'There's a stigma attached' to using food banks. This longtime food-bank user wants to help change that

'There's a stigma attached' to using food banks. This longtime food-bank user wants to help change that

When Ida Millar first went to the food bank nine years ago it was daunting. She walked in unsure what to expect, keeping her head down as she waited in line.

"It's like a reality check when you're standing there. You say to yourself how did I end up here? Because there's a stigma attached."

The East Vancouver resident quickly realized she wasn't alone.  There were women, children, men, seniors — all kinds of people who needed help just as she did.

Millar's husband passed away in 2010 while she was still in school. She says she was in a dark place and had never heard of the food bank until a classmate told her to try it out.  Little did she know, that scary experience would change her life – having access to the food bank enabled Millar to stay afloat through tough times.

"It's like either pay the rent or eat. You have a fixed income.  There's your lights, there's your phone. It's taking up everything and you don't even have money for groceries."

Millar is what you may describe as "put together." She's dressed sharply, with her long brown hair flowing down her back and a dab of red lipstick.  When most people think of a food bank user, it's unlikely she's the first image that comes to mind. That's precisely why she's sharing her story, hoping it will help to reduce the stigma associated with the food bank.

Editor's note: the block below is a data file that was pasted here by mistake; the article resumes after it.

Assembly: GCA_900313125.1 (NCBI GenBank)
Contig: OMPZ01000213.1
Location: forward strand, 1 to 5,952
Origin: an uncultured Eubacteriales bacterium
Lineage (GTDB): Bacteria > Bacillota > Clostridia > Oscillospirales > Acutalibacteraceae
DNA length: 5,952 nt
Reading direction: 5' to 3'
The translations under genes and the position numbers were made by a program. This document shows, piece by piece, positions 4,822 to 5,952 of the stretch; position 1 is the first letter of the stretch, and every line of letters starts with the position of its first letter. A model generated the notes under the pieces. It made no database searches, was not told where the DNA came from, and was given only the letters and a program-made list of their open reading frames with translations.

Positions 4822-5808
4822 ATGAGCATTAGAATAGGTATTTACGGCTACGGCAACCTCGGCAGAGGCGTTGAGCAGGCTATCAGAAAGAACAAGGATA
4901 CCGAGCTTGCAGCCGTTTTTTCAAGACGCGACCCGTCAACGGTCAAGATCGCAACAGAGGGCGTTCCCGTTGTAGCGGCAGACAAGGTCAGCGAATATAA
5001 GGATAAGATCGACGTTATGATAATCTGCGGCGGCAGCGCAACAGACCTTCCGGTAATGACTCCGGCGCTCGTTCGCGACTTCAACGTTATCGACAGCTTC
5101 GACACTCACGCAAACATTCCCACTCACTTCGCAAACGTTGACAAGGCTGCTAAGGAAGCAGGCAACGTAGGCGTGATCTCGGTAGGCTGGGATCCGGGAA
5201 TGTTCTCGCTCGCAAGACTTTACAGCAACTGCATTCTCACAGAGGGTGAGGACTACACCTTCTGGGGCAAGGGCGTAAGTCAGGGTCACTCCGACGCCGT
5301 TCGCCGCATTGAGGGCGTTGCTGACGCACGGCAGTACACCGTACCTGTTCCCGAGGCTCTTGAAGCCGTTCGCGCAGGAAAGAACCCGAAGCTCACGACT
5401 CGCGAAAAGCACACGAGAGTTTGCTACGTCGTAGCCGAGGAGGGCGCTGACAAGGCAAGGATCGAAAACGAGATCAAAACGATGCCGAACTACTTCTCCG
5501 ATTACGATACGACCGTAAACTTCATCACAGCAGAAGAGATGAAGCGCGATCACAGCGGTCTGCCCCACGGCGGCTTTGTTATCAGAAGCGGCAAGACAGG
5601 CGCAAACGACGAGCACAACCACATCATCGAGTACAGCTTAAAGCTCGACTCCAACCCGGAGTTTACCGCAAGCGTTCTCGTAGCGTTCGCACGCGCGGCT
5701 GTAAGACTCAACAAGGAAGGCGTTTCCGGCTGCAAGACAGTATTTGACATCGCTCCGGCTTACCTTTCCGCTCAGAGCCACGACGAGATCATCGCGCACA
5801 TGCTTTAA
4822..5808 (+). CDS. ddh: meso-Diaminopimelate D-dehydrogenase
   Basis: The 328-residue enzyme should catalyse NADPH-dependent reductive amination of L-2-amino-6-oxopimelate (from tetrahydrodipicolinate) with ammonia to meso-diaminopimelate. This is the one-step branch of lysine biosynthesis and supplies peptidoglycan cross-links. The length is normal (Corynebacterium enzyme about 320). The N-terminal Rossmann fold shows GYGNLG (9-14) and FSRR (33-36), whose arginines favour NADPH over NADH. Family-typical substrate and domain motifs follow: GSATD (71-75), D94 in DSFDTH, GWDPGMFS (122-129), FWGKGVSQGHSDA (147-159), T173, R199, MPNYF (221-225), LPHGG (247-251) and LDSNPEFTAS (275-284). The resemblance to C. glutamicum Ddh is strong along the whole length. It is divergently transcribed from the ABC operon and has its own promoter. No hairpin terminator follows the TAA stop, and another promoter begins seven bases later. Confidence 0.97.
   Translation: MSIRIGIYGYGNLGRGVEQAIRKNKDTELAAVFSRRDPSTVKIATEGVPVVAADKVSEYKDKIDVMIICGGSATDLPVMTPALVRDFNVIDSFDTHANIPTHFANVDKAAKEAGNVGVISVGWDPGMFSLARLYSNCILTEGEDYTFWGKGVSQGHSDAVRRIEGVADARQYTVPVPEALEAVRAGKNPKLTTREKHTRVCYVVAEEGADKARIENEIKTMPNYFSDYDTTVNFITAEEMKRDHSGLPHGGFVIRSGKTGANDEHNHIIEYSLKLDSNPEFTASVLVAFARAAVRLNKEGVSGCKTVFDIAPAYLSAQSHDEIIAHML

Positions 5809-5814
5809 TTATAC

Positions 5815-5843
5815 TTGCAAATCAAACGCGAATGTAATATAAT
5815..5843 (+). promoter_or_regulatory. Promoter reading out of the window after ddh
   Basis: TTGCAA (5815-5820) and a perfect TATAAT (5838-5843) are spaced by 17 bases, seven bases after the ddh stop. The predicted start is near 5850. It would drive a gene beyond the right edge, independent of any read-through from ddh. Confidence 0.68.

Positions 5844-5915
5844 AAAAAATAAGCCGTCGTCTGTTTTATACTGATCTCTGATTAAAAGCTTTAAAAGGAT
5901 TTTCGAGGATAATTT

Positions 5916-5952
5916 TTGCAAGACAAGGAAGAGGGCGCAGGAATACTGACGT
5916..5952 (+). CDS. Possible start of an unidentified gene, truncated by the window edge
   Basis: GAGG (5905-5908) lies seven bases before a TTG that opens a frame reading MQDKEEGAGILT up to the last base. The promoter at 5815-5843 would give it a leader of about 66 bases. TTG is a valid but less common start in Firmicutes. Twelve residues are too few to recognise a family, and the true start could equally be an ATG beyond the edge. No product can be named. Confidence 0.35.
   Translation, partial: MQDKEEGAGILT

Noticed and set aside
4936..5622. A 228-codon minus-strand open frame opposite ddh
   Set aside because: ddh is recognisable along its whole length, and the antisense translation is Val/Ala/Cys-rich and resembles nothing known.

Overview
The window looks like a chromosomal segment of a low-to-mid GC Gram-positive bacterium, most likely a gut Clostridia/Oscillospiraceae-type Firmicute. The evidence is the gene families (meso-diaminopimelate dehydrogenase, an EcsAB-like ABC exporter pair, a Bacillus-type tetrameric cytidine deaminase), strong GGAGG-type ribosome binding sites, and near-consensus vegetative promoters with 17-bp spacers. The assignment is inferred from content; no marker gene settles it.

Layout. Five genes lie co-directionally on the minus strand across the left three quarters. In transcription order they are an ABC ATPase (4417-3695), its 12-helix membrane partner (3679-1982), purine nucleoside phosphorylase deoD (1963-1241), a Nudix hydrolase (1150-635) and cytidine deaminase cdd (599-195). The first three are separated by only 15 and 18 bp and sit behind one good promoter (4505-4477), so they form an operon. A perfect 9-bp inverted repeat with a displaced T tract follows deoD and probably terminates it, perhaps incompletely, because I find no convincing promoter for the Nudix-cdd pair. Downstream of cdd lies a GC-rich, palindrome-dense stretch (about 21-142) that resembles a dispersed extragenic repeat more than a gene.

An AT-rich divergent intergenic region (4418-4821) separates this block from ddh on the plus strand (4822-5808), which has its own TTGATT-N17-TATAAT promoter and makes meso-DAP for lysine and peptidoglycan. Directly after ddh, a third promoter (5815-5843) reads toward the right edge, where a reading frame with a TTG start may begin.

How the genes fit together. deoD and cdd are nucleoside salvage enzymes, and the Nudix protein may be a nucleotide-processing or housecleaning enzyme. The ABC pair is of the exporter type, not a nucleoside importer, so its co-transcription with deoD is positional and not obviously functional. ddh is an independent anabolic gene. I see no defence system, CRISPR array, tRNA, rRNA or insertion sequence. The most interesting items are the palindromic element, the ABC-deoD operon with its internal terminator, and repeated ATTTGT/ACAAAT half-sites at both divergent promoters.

"People think that it's all just homeless people or wayward people and it's not like that at all."

WATCH: Millar says her daughter and the food bank were helpful in ensuring she didn't go hungry.

Giving back to help new food bank users

Nine years after her first trip to the food bank, Millar still uses it to get by each week, but now she's giving back as a volunteer too.  With the cost of living going up in Vancouver there's been a 25 per cent increase in the number of food bank users since last year, and Millar has seen a drastic change in the type of person coming in for help.  

Greater Vancouver Food Bank CEO David Long says it's important to have volunteers who understand what the people they're helping are going through.

"It's a big step for someone to go to a food bank – a bit of embarrassment. We need people in those hubs volunteering and emphasizing [there] shouldn't be a stigma," said Long.

Maggie MacPherson/CBC

Long says along with trying to shake the stigma and stereotypes, the organization is also trying to make drastic changes in its food selection.  Gone are the days of someone cleaning out their pantry and donating a nearly-expired can of beans. Now, when you walk through the food bank's brand new Burnaby headquarters and warehouse, it looks more like a Costco with freezers and fridges stocked with fresh fruit and other healthy options.

"They've really upped their game in the last few years. Now they have produce, they have apples, mushrooms, carrots.  They have really healthy things," says Millar as she pulls the items out of her own fridge at home.

The Greater Vancouver food bank distributes around 85,000 pounds of food a week.  Much of it is donated but much of it is also purchased, spending $1.5 million on goods each year.

CBC British Columbia is holding its 33rd annual Open House and Food Bank fundraiser on Friday Dec. 6, 2019. You can visit or call in to donate then, or go to cbc.ca/openhouse.